• Groundwater Reserves Discovered in Kenya

    It has long been known that Africa has been facing a water crisis. Not only is the continent stressed because of erratic rainfall patterns, arid climates, and hot temperatures, but access to clean, safe drinking water is depriving much of the population of a basic human necessity. Specifically in Kenya, 17 million people lack access to safe drinking water. However, this all could change as an exploration of groundwater resources in northern Kenya has identified two aquifers in the Turkana and Lotikip Basins. >> Read the Full Article
  • New study of the Arctic Ocean finds alarming increase in acidity

    If you ever had a marine aquarium (or a swimming pool) you know that it is very important to keep the level of acidity (ph) within a narrow range for optimum results. In the case of the pool, to minimize corrosion of the metal parts in a heater and to reduce damage to the pool lining or paint. In the case of the aquarium, the ph is directly related to the health of coral and fish. The ocean is no different. Acidity is an important parameter that relates to many other parameters including the health of marine animals and the rates at which corals and rocks grow or are dissolved. Globally, oceans are getting more acidic from CO2 emissions. Acidification of the Arctic Ocean is occurring faster than projected according to new findings published in the journal PLOS ONE. The increase in rate is being blamed on rapidly melting sea ice, a process that may have important consequences for health of the Arctic ecosystem. Ocean acidification is the process by which pH levels of seawater decrease due to greater amounts of carbon dioxide being absorbed by the oceans from the atmosphere. Currently oceans absorb about one-fourth of the greenhouse gas. Lower pH levels make water more acidic and lab studies have shown that more acidic water decrease calcification rates in many calcifying organisms, reducing their ability to build shells or skeletons. These changes, in species ranging from corals to shrimp, have the potential to impact species up and down the food web. The team of federal and university researchers found that the decline of sea ice in the Arctic summer has important consequences for the surface layer of the Arctic Ocean. As sea ice cover recedes to record lows, as it did late in the summer of 2012, the seawater beneath is exposed to carbon dioxide, which is the main driver of ocean acidification. >> Read the Full Article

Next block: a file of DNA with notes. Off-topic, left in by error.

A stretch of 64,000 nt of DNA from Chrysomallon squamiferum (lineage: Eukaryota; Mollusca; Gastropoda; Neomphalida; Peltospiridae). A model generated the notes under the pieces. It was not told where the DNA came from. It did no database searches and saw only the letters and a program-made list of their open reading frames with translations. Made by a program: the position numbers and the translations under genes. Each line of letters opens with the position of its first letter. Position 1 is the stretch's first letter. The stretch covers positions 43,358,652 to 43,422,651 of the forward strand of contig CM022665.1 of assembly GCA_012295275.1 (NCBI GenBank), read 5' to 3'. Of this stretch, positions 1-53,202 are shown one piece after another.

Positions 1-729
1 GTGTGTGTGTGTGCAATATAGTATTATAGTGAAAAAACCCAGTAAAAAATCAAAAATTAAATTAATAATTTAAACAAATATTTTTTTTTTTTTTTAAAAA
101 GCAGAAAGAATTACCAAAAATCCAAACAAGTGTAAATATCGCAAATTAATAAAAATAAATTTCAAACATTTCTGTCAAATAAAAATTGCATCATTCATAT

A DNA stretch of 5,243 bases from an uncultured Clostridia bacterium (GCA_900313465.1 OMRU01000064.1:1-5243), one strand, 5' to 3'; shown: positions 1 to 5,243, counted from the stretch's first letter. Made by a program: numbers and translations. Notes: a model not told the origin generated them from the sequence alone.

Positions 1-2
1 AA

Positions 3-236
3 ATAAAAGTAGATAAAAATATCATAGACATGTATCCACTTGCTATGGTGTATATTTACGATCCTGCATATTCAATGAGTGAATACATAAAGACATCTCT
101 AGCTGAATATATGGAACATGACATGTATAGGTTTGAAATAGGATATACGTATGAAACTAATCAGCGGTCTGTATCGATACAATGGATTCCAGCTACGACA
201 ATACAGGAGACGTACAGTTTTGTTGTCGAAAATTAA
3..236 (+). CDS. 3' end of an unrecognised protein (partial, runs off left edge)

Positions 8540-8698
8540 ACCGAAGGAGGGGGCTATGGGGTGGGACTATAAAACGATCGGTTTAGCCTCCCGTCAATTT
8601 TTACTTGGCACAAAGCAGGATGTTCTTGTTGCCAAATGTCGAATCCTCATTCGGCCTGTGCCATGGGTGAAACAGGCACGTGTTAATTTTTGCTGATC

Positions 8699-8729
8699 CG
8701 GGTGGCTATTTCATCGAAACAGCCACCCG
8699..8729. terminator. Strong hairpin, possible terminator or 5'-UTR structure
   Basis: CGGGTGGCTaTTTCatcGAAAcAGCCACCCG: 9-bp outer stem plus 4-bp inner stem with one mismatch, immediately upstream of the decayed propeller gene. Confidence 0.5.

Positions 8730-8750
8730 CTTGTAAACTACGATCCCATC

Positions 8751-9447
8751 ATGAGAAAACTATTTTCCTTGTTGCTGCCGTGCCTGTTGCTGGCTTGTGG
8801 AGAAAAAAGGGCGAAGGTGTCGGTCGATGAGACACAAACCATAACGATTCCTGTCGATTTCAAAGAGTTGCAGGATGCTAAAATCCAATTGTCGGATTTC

• US Forest Service Launches Fall Colors 2013 Campaign

    Let's face it- summer is over. While we still might have one or two days over 80 degrees, there's no denying that fall is coming. And the number one way we can tell that fall is coming is by that colorful foliage. In an effort to get people outdoors and enjoy nature's most colorful season, the U.S. Forest Service has launched its Fall Colors 2013 campaign. "America's public lands, particularly our national forests, are among the most spectacular venues to view the changes in fall colors," said U.S. Forest Service Chief Tom Tidwell. "The Forest Service offers numerous resources to help you plan your experience. Nature is closer than you may think." The Forest Service has introduced an online map to help visitors see if and when trees are peaking in their state. The map is shaded in green (not peaking) to bright red (peaking) to brown (past peak). >> Read the Full Article
  • Inviroment Develops Plastic-Dissolving Spray for Use in Landfills

    The idea to develop a plastic-eating spray to decrease landfill capacity began as a roundabout convergence of ideas by a couple of Brigham Young University students – neither of whom had focused on waste management before. >> Read the Full Article
  • Are UK drivers more switched on to electric vehicles?

    It may come as a surprise to those who drive in the UK but a recent survey by Censuswide and Rexel has revealed that 41% of British drivers surveyed would consider the purchase of an electric vehicle or hybrid over the next five years. The survey also revealed a number of anomalies with regards to the public’s perception of the electric vehicle industry which should give food for thought as we move forward with this new mode of transport. >> Read the Full Article